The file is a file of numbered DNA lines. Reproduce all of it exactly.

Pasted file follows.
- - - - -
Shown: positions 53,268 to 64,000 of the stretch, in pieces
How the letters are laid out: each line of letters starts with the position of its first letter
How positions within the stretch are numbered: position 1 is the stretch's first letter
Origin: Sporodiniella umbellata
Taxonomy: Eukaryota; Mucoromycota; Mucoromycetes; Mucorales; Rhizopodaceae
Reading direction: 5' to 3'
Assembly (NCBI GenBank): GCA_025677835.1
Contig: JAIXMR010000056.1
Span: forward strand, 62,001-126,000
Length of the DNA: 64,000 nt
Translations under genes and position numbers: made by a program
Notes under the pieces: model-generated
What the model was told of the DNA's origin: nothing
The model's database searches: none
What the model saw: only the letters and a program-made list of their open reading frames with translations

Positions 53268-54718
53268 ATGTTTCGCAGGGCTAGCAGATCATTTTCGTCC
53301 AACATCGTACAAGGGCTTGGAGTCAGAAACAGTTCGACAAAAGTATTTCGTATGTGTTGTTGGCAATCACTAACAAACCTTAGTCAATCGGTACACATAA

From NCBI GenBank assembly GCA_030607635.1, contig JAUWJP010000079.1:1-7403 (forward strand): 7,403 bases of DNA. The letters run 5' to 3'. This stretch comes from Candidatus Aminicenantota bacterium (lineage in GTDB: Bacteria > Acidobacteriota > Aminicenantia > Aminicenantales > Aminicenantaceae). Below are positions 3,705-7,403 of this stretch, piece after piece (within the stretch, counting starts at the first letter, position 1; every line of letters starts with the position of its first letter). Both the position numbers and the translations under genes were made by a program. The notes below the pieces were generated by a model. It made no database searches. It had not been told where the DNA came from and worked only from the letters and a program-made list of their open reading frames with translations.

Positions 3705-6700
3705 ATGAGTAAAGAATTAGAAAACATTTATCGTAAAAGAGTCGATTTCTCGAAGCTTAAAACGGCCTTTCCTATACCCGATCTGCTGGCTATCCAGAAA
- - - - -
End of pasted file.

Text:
Shown: positions 53,268 to 64,000 of the stretch, in pieces
How the letters are laid out: each line of letters starts with the position of its first letter
How positions within the stretch are numbered: position 1 is the stretch's first letter
Origin: Sporodiniella umbellata
Taxonomy: Eukaryota; Mucoromycota; Mucoromycetes; Mucorales; Rhizopodaceae
Reading direction: 5' to 3'
Assembly (NCBI GenBank): GCA_025677835.1
Contig: JAIXMR010000056.1
Span: forward strand, 62,001-126,000
Length of the DNA: 64,000 nt
Translations under genes and position numbers: made by a program
Notes under the pieces: model-generated
What the model was told of the DNA's origin: nothing
The model's database searches: none
What the model saw: only the letters and a program-made list of their open reading frames with translations

Positions 53268-54718
53268 ATGTTTCGCAGGGCTAGCAGATCATTTTCGTCC
53301 AACATCGTACAAGGGCTTGGAGTCAGAAACAGTTCGACAAAAGTATTTCGTATGTGTTGTTGGCAATCACTAACAAACCTTAGTCAATCGGTACACATAA

From NCBI GenBank assembly GCA_030607635.1, contig JAUWJP010000079.1:1-7403 (forward strand): 7,403 bases of DNA. The letters run 5' to 3'. This stretch comes from Candidatus Aminicenantota bacterium (lineage in GTDB: Bacteria > Acidobacteriota > Aminicenantia > Aminicenantales > Aminicenantaceae). Below are positions 3,705-7,403 of this stretch, piece after piece (within the stretch, counting starts at the first letter, position 1; every line of letters starts with the position of its first letter). Both the position numbers and the translations under genes were made by a program. The notes below the pieces were generated by a model. It made no database searches. It had not been told where the DNA came from and worked only from the letters and a program-made list of their open reading frames with translations.

Positions 3705-6700
3705 ATGAGTAAAGAATTAGAAAACATTTATCGTAAAAGAGTCGATTTCTCGAAGCTTAAAACGGCCTTTCCTATACCCGATCTGCTGGCTATCCAGAAA